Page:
If you go down to the woods today, you’re sure of a feeling of deep unease. Here’s a great prompt from @lydnicholas that got exactly the sort of story I was hoping it would, courtesy of @tambourine. What follows is subtle and playful, with some eerie turns of phrase throughout. If you like ents, you’ll like this story! The format is pretty jazzy, suiting the prompt, and I’m ashamed to say it has suffered from RULES STALIN’s incompetence – it was meant to contain a little blowy wind emoji at the top and the tail. Enjoy:
STORY NUMBER: 9
PROMPT PROVIDER: @lydnicholas
TITLE: Aural History of the Trees
crunch of sky. hand bones wither. hands in each. hands in hand.
Claire took me to the forest, although the trees were now too thick to allow us to safely pass. We stood at a safe distance and watched the flowers bloom and die.
“Nobody here has ever seen anything like it,” she added.
That was the day the trees started to sing.
sap. snail songs. arms. song about arms.
Yeah, it’s weird. I keep staring at your letter but I can’t think of how to answer your questions properly. I don’t dream of them, but you’re not the only person I’ve heard of who’s been affected.
All I can say is — without the procedure, we stood no chance. Now — they breathe more. They let us breathe. We just have to wait. Or keep waiting. I know — I know. I’m sorry I can’t do more. I’ll try and come home soon. I’m not too far away. We’ll make the pasta with milk and cheese and garlic again. Maybe chicken, if I can get some.
grouty. mud-rain. stamp smell. brown sky. tear. smells. tears in pine. cry out the sky.
“I went to collect some samples the day after we finished with the wires. They’d already started to turn brown in places, although the materials girl promised me that they wouldn’t rust. I cut a bit of bark off some of them, and put my hand out to test the wire on one of the ones that had started to go — bad — I had gloves with rubber pads in the fingers, so I wasn’t afraid. But it was like the tree knew I was there. I guess it did. It put its — branch down towards me. Like when a new mum offers her little finger to the new baby and it squeezes it, so hard, and that’s how she knows yes, she’s got a real baby. I didn’t know what to do. I touched it with my fingers through the rubber and cloth. Only gently, like.
You’ve still not been there? Fuck. But you’ve heard it.”
T: Shit — no, right, it’s not sticking anymore. So — this is tape number seventy two, and I’m here with Frankie.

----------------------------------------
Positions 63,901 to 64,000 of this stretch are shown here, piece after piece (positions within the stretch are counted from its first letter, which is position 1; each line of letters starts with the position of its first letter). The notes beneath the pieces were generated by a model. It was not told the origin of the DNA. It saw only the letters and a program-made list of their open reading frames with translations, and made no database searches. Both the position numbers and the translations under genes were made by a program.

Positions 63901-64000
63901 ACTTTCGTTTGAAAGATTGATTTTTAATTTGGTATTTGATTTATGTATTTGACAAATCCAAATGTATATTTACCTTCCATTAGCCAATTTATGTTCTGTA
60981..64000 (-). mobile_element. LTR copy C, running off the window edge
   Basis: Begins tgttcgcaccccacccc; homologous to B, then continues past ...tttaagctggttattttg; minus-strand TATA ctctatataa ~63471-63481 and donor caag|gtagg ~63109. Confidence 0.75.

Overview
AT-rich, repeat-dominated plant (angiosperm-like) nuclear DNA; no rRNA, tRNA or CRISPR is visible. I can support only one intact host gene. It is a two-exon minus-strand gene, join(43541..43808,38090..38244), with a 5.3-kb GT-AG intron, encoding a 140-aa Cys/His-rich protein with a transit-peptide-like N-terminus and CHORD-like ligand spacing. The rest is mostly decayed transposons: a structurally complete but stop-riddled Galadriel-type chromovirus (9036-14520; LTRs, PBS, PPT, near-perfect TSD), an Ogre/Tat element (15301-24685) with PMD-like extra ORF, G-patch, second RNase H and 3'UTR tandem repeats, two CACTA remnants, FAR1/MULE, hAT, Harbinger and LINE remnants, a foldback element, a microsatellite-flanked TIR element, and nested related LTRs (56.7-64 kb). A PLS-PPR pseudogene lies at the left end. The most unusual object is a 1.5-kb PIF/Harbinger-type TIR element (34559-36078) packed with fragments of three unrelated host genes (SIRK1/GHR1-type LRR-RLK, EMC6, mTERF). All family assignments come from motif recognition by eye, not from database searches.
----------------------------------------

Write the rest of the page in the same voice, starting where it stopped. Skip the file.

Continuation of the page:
T: Can you tell us what you saw when you were asleep.
F: It was like — it was like I had new lungs. You know they say that on planes the oxygen is there just to get you high so that you don’t care if you die? Yeah.
T: You felt high?
F: It was like everything had been one colour — not black and white, kind of like, sludge green — and suddenly everything was hurting my eyes? Bright. Like… like when technicolour’s a bit off and it’s like all the colours are on top of each other.
F: So, yes. I felt high.
T: And has this happened more than once?
F: Every night. I said that to you earlier. Oh — right. It barely stops when I wake up.
T: What do you mean?
F: Everything looks — orange. Not orange, but there’s not — a word.
our sister pines
about the pines, sister —
about the pines our sister
the wind stopped moving —
Once upon a time, there was a little girl who fell in love with a tree. An old book told her that to hear a tree talk, you only have to press your left ear to the trunk. She hugged the big oak at the end of her garden, and it worked! Soon, the tree was talking to her every day. It told her stories, although it didn’t know a lot of the right words. It told her recipes only the tree didn’t know about ovens, and the world was too wet for her to leave any food outside to dry.
It was only after weeks and weeks of this that she realised that she had no way of talking back.
our sister tree. we can’t. our sister. die. hair. fingers. snarl girls.
about the pines, sister —
“Did anyone ask what the trees want?”
“Don’t be stupid.”
“I’m not stupid. You’re being stupid.”
No, no. I think what a lot of you don’t understand yet is that it’s a song, but it’s the sound of rain too. Like when birds learn to sing car alarms. You can’t stop thinking — it’s a car alarm. I can’t stop thinking — the world is going to drown.
I wake up and I breathe. I breathe in. I breathe out. You know. That stuff they taught us in yoga. You thought I wasn’t listening! I was too busy watching you. Great arse. I count to twenty. My palms are red.
wound the neck. crystal breath. fringe gold. fool.
to reach — grow — sing for rains
dried in place. quick dead. winds, cold hands. hands in. all hands.
- I think you’re looking at it wrong. I think you’re thinking — that they’re more like us. That our problem was — they’re more like us.
- That’s what we’re here to talk about today.
- I think it’s the opposite.
- They’re less. They’re — can’t you see them from the window? I didn’t realise it was them at first. You can’t even see their tops. This big, they look like they’re made of taffeta.
- Is that what you wanted to say? Taffeta?
- No. Well. I slept next to one for weeks. Under its branches. They sing to themselves to grow. Red. To the world that knows how to listen — not us. We opened something inside them. We hurt them. They don’t care about us. They just care that they hurt. They care — they care that they all hurt. They just want to hold each other. They won’t stop until they — all — can.
- That’s not a question.
- You’re right.
sister pines. fist. sis. a place. sap. chest. natural hollow. to hold it all.
messages in snail fluid. letters in the air.
fist. rise. skies. us.
PROMPT:We thought it would save us, but we wired up the trees too well. They dream of revolution.